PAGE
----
Pre-orders for the iPhone 15 series are well underway before the phone’s release instore on Friday, September 22. Here’s a full countdown to everything that happens between now and then, so you don’t miss a thing. Now, reliable analyst Ming-Chi Kuo has weighed in on what’s happened so far and what it means for iPhone customers.
Pre-orders began last Friday—although there was a clever way to jump to the head of the line—and seem to be going strong. According to Ming-Chi Kuo from TFI Securities in a new Medium post, demand for certain models is strong. Specifically, for the iPhone 15 Pro Max, it’s “robust, as previously expected, outpacing last year’s iPhone 14 Pro Max.” That’s why delivery dates for some versions have already slipped into November. But it’s not just down to stronger demand, it seems. Kuo says, “Wait times for the iPhone 15 Pro Max are significantly longer than for other models, but this is more than just due to high demand. Current iPhone 15 Pro Max shipments are lower due to a later mass production schedule, and its current production challenges are more pronounced than other models.”
There are other details. Kuo says, “Demand for the two standard iPhone 15 models is roughly on par with last year.”
And one big surprise, for me at least: “Demand for the iPhone 15 Pro is weaker than last year, with one possible reason being a shift of more premium users to the iPhone 15 Pro Max this year.” Kuo’s logic makes perfect sense but there’s still some surprise here. In the U.K. for instance, the 15 Pro is priced at $1,237 (£999), which is $123 (£100) less than the iPhone 14 Pro—this is one of the most under-reported stories of the new iPhone.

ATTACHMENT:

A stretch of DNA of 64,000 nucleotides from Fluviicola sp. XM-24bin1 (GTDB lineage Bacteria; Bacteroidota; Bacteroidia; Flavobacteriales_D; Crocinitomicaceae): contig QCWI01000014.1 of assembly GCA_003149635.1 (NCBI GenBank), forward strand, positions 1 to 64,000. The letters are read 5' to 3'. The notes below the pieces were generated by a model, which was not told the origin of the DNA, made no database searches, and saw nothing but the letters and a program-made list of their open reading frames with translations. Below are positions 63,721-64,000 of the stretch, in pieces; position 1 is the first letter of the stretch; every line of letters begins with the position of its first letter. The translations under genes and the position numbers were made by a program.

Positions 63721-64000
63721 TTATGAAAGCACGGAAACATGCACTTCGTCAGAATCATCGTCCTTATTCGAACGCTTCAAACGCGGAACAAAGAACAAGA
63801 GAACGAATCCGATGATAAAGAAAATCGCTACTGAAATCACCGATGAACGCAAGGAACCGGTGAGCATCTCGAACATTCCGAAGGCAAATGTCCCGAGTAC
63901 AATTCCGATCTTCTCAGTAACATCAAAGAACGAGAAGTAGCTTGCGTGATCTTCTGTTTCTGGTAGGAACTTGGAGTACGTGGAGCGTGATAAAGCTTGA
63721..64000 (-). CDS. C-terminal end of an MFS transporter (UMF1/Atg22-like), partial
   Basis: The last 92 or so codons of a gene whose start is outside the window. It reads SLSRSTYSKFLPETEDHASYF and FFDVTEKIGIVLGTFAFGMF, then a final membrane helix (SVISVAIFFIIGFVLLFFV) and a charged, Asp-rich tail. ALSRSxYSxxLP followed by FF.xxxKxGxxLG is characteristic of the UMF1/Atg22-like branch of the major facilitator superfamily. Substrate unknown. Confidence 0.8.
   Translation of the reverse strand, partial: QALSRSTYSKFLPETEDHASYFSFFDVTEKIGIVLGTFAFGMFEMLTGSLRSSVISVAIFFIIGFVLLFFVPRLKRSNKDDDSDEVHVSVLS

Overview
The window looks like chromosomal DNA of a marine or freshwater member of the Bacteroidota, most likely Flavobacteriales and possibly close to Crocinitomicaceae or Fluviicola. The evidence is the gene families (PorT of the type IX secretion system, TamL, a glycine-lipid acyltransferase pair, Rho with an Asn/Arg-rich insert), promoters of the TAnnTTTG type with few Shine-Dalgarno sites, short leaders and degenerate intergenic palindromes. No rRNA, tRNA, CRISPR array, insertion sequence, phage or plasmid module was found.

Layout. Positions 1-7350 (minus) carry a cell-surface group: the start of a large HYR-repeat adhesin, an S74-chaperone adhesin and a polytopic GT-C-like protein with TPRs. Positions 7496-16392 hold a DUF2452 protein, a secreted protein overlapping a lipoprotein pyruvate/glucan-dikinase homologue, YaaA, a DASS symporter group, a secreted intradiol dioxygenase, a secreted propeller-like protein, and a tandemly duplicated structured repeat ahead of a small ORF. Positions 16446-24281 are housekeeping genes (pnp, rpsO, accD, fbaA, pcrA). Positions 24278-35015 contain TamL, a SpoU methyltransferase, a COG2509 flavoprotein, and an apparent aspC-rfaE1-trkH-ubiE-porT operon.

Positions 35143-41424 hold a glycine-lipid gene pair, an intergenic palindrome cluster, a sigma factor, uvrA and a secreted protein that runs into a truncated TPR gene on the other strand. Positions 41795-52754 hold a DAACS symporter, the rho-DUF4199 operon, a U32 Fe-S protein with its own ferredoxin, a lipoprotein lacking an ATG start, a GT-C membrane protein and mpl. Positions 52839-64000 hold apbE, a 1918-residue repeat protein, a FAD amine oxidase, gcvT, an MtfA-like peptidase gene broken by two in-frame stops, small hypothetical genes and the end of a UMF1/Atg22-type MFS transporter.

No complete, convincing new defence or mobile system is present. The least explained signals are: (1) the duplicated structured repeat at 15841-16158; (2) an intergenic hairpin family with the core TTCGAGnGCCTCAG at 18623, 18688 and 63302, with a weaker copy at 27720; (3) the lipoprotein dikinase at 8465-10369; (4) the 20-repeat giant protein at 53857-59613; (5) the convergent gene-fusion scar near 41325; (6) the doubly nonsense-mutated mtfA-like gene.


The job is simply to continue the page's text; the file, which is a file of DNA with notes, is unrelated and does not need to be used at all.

Kuo underplays the issue of the Chinese government banning the iPhone. Kuo says, “I wouldn’t say the media reports about the Chinese government banning the iPhone are wrong, but such news can easily mislead readers. Currently, members of the Chinese Communist Party, government employees, and employees of state-owned enterprises aren’t the iPhone’s primary target customers. Moreover, the iPhone ban is an isolated decision by specific government organizations or state-owned enterprises, so the impact of banning iPhones from these reports on iPhone sales in China is not significant.”
The report also says that while the comeback of Huawei in China will have an impact on the iPhone, pre-orders don’t reflect this as “Those who pre-order iPhones are core users or Apple fans, not the target customers for the current Huawei phones.”
Finally Kuo stands by the previous estimate that “approximately 80 million units of the iPhone 15 will ship this year.”
If there’s a lesson to learn from all this, it’s that the Pro Max demand will probably get greater before it eases, so ordering sooner, or trusting a carrier to have stock from Friday, may be your best idea.
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